I can’t wait to get this. I remember when these Building Stories first appeared in Nest magazine so long ago. (via It’s Nice That : WOW, aka a preview of Chris Ware’s new and very brilliant magnum opus, Building Stories)
- Source: itsnicethat.com
Some things that I love about Inquiry Education:
- Pleasure in problem solving
- Self-confidence in student’s learning ability
- Avoidance of telling students what they “ought to know”.
- Talk with students mostly by questioning (and do not accept short, simple answers to questions).
- Encourage students to interact directly with each other without judgement.
- Do not plan the exact direction of lessons in advance and allow for the curriculum to develop in response to students’ interests.
- Students being GOOD LEARNERS is a goal.
LOVE. LOVE. LOVE.
- Source: instagram.com
I wish I could get my hands on all of these books by Ed Ruscha. They would quickly become some of my favorite treasures.
Ed Ruscha’s ThirtyFour Parking Lots (1967)
I saw this piece in the Blanton Museum of Art today here in Austin, TX. Really fun to look at in person. The space markings in empty parking lots look like stitches in the asphalt.
- Rob Walker on whether Ruscha invented Google Street View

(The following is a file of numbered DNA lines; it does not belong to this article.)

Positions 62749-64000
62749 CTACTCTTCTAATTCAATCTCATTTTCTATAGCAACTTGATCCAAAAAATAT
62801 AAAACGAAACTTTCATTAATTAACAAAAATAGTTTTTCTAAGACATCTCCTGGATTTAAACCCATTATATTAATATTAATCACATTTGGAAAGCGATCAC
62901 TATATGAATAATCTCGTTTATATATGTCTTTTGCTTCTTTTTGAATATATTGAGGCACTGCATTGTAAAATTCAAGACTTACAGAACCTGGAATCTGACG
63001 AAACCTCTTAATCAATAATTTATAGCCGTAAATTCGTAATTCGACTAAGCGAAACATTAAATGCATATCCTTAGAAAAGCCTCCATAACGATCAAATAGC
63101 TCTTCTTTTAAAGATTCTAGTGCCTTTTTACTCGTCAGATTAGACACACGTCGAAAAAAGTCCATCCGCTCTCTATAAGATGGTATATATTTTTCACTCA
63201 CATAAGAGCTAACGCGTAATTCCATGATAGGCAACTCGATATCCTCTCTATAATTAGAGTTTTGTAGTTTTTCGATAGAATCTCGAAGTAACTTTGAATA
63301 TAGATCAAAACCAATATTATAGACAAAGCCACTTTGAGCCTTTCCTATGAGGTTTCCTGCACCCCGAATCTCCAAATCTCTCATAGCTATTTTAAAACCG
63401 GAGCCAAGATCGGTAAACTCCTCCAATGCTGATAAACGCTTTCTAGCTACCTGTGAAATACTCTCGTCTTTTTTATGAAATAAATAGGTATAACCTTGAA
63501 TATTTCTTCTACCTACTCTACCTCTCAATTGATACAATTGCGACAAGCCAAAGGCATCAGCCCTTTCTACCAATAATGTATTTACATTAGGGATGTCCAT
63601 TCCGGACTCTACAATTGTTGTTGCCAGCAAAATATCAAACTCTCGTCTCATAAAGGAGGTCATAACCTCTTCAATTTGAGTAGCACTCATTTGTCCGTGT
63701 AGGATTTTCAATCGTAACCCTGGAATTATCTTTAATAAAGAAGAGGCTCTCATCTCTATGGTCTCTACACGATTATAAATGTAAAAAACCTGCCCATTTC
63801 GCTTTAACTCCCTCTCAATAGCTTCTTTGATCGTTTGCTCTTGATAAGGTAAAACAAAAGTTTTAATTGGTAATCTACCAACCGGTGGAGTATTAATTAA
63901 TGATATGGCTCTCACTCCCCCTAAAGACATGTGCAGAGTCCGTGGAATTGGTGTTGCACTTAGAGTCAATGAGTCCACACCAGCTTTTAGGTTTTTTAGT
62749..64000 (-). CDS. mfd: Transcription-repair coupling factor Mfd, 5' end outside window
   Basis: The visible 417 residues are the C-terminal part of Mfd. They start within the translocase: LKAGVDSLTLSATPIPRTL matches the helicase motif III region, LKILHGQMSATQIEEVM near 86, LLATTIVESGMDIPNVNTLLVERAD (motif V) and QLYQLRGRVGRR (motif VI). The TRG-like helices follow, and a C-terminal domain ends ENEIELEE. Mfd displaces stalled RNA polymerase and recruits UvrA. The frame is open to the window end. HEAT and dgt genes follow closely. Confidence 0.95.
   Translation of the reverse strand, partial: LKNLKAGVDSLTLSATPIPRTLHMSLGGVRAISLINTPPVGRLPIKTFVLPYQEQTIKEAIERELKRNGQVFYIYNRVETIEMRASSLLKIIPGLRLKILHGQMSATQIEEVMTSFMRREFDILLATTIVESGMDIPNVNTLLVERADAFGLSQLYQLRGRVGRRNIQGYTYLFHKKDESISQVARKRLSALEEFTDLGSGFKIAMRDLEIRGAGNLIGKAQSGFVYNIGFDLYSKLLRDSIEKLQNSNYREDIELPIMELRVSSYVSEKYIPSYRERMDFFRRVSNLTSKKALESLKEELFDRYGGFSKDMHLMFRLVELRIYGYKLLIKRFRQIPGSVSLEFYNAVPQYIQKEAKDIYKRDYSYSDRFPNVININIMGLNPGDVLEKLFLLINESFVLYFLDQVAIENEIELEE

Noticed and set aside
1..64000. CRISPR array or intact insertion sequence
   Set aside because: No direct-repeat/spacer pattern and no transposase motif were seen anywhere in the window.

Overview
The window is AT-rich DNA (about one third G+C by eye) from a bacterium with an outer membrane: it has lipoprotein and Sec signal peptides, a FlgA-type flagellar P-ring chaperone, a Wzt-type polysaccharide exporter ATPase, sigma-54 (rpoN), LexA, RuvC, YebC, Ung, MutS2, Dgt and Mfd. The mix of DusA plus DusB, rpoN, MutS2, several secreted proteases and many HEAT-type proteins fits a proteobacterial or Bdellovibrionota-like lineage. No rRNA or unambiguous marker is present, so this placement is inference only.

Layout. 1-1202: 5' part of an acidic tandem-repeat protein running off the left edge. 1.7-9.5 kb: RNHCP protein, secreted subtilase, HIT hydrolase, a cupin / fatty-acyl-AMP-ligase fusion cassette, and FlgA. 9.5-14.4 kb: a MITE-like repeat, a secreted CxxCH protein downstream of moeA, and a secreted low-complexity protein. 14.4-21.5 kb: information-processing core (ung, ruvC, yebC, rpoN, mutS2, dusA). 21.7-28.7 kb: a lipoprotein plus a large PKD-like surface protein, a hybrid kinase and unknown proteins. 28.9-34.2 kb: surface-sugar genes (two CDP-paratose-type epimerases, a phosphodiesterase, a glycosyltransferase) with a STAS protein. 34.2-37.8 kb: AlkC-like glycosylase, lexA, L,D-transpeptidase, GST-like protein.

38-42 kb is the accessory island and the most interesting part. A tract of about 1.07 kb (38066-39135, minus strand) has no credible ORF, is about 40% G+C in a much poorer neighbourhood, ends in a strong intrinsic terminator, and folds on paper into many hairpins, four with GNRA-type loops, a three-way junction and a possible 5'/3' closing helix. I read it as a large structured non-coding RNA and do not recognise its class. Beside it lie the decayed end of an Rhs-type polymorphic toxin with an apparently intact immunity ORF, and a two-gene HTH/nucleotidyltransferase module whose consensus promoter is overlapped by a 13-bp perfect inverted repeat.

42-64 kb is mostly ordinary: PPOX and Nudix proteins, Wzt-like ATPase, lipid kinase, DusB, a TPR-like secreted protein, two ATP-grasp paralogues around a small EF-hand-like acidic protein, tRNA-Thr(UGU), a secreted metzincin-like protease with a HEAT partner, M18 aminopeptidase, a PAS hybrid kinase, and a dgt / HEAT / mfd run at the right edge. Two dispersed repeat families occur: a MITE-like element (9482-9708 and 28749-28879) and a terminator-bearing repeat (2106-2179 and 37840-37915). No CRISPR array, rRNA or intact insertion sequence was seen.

- A recreation of ThirtyFour Parking lots in Google Street View
Filed under: Ed Ruscha
- Reblogged from austinkleon
It’s time again to sharpen your pencils and dust off the old slide rule. While you’re still on the waitlist for your favorite professor’s class, crack open a book from our series called Conversations with Students — almost a dozen books that reveal the pedagogy of some of the most revered architects and designers of the 20th century. This ever-expanding series includes lectures, workshops, and interviews from the likes of Louis Kahn, Mies van der Rohe, and Paul Rand.
- Reblogged from papress
Louis C.K. in response to this question:
AVC: One of the things that’s interesting and unusual about your career, especially for a comedian, is that you’re deeply interested and invested in the business, technical,and artistic elements of everything you do, not just the creative side.
LCK: Well, it’s all so interesting. It’s all so goddamn interesting. It really is. I love knowing why I was able to sell out in one town, and why I wasn’t in another town. I love knowing what goes into everything—the economics, the technical aspect, and how to create the ideas in the show. It’s great. If you can have access to all of that, why the fuck would you not want to know? I just love learning. I think learning is how you live. The verb of my life is learning.
- Source: The A.V. Club